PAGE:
Valentine’s Day is next week, so in preparation, I’ve been decorating some Valentine’s Day cookies with various types of icing.
I’m no expert cookie decorator, but I enjoy trying. I watch people who are amazingly talented on YouTube ice cookies, but my experience attempting to recreate those is limited.
Here are the results of my baking for Valentine’s Day this year. I think when you look at them with a sweeping glance they look quite cute! If you look closely, you’ll see my shaky piping (LOL). So ignore that!
Here are the iced Valentine’s Day cookies:
Now my intention when sharing this blog post is not to portray myself as an expert. My intention is to show you what not to do, while at the same time giving you some ideas for the icing designs. Hopefully you will have better execution than me.
My goal while making these cookies was to use up some of my baking supplies that I’ve had kicking around my pantry for a while. I used the following items to make this set of cookies, but you don’t need all of this or you can add even more. Improvise!
This post contains affiliate links, which means that if you click on one of the product links, I’ll receive a little commission at no extra cost to you if you make a purchase.
- Betty Crocker Sugar Cookie Mix (but you could definitely make it from scratch if you prefer)
- Homemade Icing (recipe to follow).
- Wilton Red Cookie Icing
- Sugar Sprinkles
- Cake-Mate Icing Scribblers
- Cream Cheese Frosting
- Cookie Cutters
- Piping Bags x 2
- Round Piping Tips x 2
My Go-To Icing Recipe
- 4 cups icing sugar
- 1/2 cup shortening
- 5 tbsp milk
- 1 tsp vanilla extract
- food colouring (as desired)
- Beat together the icing sugar and shortening until creamy.
- Add the milk and vanilla and beat until mixed thoroughly.
- Add food colouring if desired and mix until colour is distributed.
I used the icing recipe above to make the piping icing for these cookies and adapted it to make the flood icing.
Piping Icing and Flood Icing
Unfortunately I was just shy of the required amount of icing sugar. I probably had about 3.5 cups. I went with it, but my icing’s consistency was not great. It wasn’t terrible for the piping icing, but I wanted to make a thinner icing for filling in areas of the cookie. So I would pipe around the edge of the cookie, then fill in the cookie with the flood icing. To make the flood icing, I added a few tablespoons of water. HOWEVER: wow, did this not work as expected! You’ll see in my photos that I have this chunky icing instead of a smooth flood icing. Oh no! And since I had run out of icing sugar, I couldn’t thicken it back up. Although it didn’t come out as expected, the icing was still delicious and had a unique look.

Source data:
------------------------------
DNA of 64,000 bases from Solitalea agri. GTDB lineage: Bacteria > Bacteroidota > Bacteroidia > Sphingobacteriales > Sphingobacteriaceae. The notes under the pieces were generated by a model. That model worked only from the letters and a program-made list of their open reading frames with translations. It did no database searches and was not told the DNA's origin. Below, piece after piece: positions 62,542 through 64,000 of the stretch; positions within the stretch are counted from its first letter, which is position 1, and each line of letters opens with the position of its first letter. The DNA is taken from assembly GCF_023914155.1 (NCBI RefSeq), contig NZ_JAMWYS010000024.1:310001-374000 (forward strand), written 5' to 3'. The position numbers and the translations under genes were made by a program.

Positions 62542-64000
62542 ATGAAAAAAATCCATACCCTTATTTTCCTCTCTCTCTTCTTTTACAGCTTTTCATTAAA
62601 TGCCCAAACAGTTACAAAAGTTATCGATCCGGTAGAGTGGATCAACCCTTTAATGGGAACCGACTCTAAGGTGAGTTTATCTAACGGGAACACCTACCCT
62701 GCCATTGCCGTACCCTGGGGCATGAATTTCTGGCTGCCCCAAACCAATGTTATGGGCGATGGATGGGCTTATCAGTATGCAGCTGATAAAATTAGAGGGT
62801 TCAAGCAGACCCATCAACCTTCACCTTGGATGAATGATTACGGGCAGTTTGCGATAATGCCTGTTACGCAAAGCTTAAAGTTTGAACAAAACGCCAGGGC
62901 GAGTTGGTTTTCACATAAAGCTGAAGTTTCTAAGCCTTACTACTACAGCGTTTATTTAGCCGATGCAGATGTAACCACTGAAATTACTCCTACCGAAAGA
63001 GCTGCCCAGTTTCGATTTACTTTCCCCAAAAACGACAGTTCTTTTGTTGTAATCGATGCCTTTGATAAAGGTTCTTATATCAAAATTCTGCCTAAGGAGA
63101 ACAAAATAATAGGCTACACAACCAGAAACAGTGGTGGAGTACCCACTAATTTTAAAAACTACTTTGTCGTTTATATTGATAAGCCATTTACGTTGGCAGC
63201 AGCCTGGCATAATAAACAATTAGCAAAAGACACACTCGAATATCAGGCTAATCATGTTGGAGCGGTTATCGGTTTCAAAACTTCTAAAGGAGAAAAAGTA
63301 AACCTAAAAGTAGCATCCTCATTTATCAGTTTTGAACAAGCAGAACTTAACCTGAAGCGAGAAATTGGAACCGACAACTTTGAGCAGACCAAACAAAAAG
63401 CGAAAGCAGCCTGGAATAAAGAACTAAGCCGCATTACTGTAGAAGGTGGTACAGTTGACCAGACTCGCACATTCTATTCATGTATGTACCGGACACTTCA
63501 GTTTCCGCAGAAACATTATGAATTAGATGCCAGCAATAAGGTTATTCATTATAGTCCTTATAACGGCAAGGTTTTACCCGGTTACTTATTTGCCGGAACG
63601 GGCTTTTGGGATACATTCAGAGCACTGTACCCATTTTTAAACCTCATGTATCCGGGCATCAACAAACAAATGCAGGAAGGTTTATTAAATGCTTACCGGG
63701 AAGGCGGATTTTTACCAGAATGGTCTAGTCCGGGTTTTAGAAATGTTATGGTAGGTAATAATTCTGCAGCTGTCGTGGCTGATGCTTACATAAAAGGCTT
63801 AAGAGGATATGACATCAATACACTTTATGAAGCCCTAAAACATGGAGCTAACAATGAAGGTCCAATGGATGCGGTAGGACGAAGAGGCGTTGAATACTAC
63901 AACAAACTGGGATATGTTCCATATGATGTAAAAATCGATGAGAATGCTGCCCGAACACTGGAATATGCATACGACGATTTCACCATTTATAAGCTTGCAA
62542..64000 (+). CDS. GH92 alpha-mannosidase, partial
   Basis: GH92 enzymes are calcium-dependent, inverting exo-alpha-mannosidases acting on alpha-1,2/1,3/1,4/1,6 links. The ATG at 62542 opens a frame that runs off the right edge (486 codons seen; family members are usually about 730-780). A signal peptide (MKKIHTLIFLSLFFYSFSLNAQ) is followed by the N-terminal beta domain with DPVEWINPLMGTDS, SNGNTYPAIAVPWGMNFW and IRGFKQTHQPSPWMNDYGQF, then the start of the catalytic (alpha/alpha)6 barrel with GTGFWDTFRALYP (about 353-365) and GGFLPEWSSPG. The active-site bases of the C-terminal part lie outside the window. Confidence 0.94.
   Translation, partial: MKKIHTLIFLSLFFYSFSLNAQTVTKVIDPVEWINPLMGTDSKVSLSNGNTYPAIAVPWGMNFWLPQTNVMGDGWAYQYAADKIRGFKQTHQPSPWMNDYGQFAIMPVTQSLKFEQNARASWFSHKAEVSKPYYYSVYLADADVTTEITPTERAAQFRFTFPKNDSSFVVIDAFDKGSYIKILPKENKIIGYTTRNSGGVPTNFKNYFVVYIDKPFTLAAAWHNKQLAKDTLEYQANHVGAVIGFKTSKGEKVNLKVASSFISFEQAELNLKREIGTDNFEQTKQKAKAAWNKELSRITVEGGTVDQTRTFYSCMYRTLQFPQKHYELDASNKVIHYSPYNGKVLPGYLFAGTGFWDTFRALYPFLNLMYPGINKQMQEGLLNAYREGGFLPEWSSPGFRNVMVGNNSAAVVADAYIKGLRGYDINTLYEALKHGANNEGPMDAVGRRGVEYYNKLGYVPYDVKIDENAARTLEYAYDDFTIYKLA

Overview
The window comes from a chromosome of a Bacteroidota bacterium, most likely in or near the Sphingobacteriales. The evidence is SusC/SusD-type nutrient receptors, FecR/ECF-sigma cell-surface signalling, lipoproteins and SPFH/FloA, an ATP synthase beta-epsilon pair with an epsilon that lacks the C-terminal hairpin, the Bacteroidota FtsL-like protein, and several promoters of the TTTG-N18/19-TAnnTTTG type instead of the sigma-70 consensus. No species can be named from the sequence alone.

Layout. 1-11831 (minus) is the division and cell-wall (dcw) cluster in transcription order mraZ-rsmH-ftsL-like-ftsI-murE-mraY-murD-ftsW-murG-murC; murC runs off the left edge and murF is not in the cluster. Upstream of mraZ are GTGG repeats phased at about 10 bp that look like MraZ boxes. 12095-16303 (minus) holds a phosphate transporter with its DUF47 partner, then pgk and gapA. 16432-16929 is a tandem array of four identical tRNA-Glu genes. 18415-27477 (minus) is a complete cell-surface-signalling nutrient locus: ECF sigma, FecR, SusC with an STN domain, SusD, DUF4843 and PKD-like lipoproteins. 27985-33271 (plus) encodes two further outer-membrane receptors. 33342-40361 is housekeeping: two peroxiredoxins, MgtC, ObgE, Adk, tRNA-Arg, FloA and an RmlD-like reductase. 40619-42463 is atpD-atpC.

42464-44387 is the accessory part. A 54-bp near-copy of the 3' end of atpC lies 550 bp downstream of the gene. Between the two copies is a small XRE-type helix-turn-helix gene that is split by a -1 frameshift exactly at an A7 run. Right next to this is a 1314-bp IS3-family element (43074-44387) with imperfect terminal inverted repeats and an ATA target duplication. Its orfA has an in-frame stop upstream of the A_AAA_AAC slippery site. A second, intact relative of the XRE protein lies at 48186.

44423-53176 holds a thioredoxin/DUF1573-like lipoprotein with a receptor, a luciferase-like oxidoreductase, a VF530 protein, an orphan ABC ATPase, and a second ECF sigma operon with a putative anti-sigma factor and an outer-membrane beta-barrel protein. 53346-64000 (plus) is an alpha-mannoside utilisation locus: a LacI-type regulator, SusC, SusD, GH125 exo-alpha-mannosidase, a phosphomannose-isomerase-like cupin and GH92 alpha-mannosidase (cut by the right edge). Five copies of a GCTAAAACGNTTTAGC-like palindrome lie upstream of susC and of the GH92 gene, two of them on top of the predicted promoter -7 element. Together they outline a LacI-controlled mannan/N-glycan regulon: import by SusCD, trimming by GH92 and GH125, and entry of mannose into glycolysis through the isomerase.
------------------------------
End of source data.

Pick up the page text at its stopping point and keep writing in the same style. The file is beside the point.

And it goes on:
Colouring the Icing
I used 10 drops of red food colouring and 3 drops of yellow food colouring to make the pink icing.
For the white icing, I used premade, thick cream cheese icing that was leftover from a box of red velvet cake mix. I didn’t end up icing that cake so I had it to use up.
For the red icing, I used a premade Wilton cookie icing, Unlike my flood icing, this cookie icing was the perfect flooding consistency. I really enjoyed using this product, especially since my homemade icing was a failure!
Alternative Valentine’s Day Cookie Shapes
Other than the quintessential heart shapes for Valentine’s Day, I used these other cookie cutter shapes: ice cream cones, circles, squares, and umbrellas. Once you make them in the themed colours (red, pink, and white), they all seem festive.
Valentine’s Day Cookie Decorating Ideas
- TRADITIONAL ICED COOKIE:
On any shaped cookie, use piping icing to ice around the edge of the cookie. Use flood icing to fill it in.
- DOUBLE-DECKER COOKIE:
In the centre of a large heart shaped cookie, lay down some thick icing. Pipe around the edge of the cookie and fill in the remaining cookie. Take a second smaller cookie and ice it as desired. Stack it on top of the smaller cookie using the thick icing as a delicious glue.
- SQUIGGLE SPIRAL
Start by piping around the edge of the cookie, but instead of a smooth motion, slightly wiggle the piping bag to give it a squiggly look. Then start spiraling inward to the centre of the cookie leaving space between the piping. Fill it in with flood icing.
- STRIPED HEART COOKIE
Pipe around the edge of the cookie. Pipe stripes across the cookie from one side to the other. Either fill in all the stripes with the flood icing, or alternatively, fill in every-other stripe with flood icing. You can also try piping with a thicker icing in the stripes.
- SCALLOPED HEART COOKIE
Pipe around the edge of the cookie. At the widest part of the cookie, pipe a scallop design. Leaving a small space, pile a second scalloped line. Fill in the scalloped area with flood icing.
- A ROSE BY ANOTHER NAME
Use a thick icing and starting from the centre, pipe a dense spiral.It will look somewhat like a rose. You can also sprinkle it with sugar icing if you wish.
- SPOTTED UMBRELLA
Pipe a border around the edge of the cookie. Using a thick icing, pipe spots onto the cookie. Fill in the remainder with flood icing.
- SQUIGGLE BORDER
Instead of piping a straight line border around the edge of the cookie, try to pipe a dense squiggle. Fill it in with flood icing or just let the cookie show.
- HEART WITHIN A HEART
Pipe a border around the edge of a heart shaped cookie. Leaving a small gap, pipe another heart shape inside that border. Fill in this area with flood icing to make a super-thick heart. Leave the centre empty.
To see all of the cookie designs (some of the ideas above are not pictured because, well… they got eaten!), check out this video. The end of the video shows all the cookie designs.
Happy Valentine’s Day!